After three years and $1 billion, Madison Square Garden officials today unveiled the third and final phase of the arena’s transformation, a spectacular attempt to blend the venue’s rich history with modern amenities.
Flanked by Governor Andrew Cuomo, Madison Square Garden Chief Executive Officer Hank Ratner and The Captains, Willis Reed and Mark Messier, Executive Chairman James Dolan introduced the changes to a crowd of hundreds inside the arena’s newly redesigned 7th Avenue entrance.
“I’m a very proud New Yorker today,” Mr. Dolan declared to applause before beginning his prepared remarks.
The venue, now in its fourth incarnation, has been thoroughly modernized over the past three offseasons. In addition to the renovated entrance, which has been updated from its formerly industrial tone to an expanded and welcoming gateway, the third phase of the arena’s transformation included the addition of two bridges suspended above the action, a balcony with lounge seating, a state-of-the-art scoreboard, and other amenities.
Concerns about the Chase Bridges, which many fans believed would interfere with views of the action, were quickly allayed by Mr. Ratner. Though the fully-ticketed bridges will block views of the scoreboard for some patrons seated in the higher rows of the second tier of the arena, high definition video screens have been installed to counter the obstruction.
“This is the most unique seat you can get for sports or entertainment anywhere,” Mr. Ratner said to a crowd of reporters. “The question we get asked by everyone that comes up is: ‘How can the crowd see the game?’ You’ll see there is not the slightest bit of obstruction to what’s going on on the floor.”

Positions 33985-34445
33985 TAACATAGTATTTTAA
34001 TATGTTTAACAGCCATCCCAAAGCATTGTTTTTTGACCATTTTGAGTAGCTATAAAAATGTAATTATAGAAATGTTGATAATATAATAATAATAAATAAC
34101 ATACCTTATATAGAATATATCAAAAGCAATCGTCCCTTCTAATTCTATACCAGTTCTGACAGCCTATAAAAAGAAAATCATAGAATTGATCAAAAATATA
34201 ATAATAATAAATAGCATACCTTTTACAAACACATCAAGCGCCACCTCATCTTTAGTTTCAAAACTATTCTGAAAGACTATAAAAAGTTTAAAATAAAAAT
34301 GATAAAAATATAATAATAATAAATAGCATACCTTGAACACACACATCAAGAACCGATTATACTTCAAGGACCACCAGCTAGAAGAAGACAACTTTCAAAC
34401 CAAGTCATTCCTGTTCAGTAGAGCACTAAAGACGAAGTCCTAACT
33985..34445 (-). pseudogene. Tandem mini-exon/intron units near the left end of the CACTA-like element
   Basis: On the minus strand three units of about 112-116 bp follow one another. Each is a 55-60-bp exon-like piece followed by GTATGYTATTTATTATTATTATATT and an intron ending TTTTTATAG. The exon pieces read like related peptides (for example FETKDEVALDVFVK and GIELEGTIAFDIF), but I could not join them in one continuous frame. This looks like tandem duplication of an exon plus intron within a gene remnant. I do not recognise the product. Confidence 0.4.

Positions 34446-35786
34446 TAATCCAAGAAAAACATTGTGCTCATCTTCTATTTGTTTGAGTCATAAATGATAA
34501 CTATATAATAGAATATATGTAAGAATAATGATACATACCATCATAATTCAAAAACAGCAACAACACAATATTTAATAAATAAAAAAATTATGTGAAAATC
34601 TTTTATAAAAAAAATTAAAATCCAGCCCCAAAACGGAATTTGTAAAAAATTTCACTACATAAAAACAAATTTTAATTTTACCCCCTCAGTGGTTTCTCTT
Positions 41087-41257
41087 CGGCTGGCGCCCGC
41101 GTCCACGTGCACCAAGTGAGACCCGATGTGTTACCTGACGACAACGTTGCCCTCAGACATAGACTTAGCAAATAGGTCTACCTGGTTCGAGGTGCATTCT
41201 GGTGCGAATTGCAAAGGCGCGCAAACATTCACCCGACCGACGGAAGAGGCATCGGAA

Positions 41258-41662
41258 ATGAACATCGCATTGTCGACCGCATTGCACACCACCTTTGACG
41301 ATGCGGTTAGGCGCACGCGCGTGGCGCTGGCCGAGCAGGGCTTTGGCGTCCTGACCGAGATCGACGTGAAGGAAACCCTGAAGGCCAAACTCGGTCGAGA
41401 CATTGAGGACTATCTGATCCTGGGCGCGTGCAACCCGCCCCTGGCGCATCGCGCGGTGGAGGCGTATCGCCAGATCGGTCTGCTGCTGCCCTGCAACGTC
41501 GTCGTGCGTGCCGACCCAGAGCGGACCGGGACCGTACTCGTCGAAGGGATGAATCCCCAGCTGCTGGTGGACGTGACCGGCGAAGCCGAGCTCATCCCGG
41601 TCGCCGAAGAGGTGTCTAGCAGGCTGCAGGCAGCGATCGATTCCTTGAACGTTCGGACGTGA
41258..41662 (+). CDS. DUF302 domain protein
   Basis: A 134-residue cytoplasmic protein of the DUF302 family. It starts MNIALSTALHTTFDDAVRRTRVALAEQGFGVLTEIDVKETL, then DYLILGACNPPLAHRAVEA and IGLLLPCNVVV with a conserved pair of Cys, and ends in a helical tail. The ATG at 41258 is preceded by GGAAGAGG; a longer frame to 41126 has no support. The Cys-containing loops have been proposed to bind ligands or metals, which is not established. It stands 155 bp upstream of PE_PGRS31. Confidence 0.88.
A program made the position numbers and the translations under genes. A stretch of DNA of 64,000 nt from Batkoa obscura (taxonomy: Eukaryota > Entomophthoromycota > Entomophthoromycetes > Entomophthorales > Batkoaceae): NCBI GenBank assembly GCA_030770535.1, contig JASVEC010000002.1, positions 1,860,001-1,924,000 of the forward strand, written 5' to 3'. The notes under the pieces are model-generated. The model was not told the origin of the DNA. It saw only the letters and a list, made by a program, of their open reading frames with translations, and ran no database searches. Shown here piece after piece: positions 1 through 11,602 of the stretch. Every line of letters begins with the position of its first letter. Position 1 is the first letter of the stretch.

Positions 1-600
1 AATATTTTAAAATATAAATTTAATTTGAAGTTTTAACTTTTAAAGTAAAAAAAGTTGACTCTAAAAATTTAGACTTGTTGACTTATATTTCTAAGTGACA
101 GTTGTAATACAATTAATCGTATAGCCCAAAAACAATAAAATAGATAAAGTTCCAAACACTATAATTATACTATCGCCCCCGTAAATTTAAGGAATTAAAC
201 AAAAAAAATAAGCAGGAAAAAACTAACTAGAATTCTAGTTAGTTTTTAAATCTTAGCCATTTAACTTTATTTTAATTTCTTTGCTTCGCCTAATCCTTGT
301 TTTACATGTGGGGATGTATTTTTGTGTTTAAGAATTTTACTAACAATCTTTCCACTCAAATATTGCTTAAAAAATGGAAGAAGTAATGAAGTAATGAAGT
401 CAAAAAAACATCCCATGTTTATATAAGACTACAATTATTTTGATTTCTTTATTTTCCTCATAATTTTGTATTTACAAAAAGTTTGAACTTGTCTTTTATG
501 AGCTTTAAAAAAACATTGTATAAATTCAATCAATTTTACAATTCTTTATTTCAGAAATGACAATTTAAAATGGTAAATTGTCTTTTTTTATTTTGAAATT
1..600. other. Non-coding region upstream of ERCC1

Mr. Ratner was also at pains to stress that fan activity on the bridges would not act as a distraction for those fans seated behind the walkways. He told The Commercial Observer that the bridges would merge “seamlessly” into the action and become part of the experience.
Sprinkled throughout the arena are testaments to the Garden’s past. The lockers of Patrick Ewing and Wayne Gretzky have been preserved on the suite level of the arena, while various displays of historic events line the walls of both the upper and lower bowls. Craig MacTavish’s jersey from Game Seven of the 1994 Stanley Cup Finals is displayed along with the pucks from all three New York Rangers goals. Elsewhere, the 121212 Hurricane Sandy benefit concert is immortalized with tickets and posters from the event.
The unveiling, complete with star appearances, befitted the Garden’s extensive history and reputation as the World’s Most Famous Arena. 50 Cent, Ed Burns and Al Roker were among a varied cast of scheduled celebrity appearances.
Alluding to both the Garden’s history and his boyhood years in Queens, Governor Cuomo declared that despite all the great events the Garden has already witnessed, the best days are still to come.
“Today isn’t really about our past, it is about our future,” Governor Cuomo said. “This is now going to be the economic engine for New York’s future–$1 billion invested in this building and you know what I like best about it? None of it was my money. To me this is the opening of a new chapter of great New York moments that will be written right here at the Garden.”
The renovated Garden will open officially tomorrow night for the New York Knicks final preseason game versus the Charlotte Bobcats. The New York Rangers will host the Montreal Canadiens on Monday night.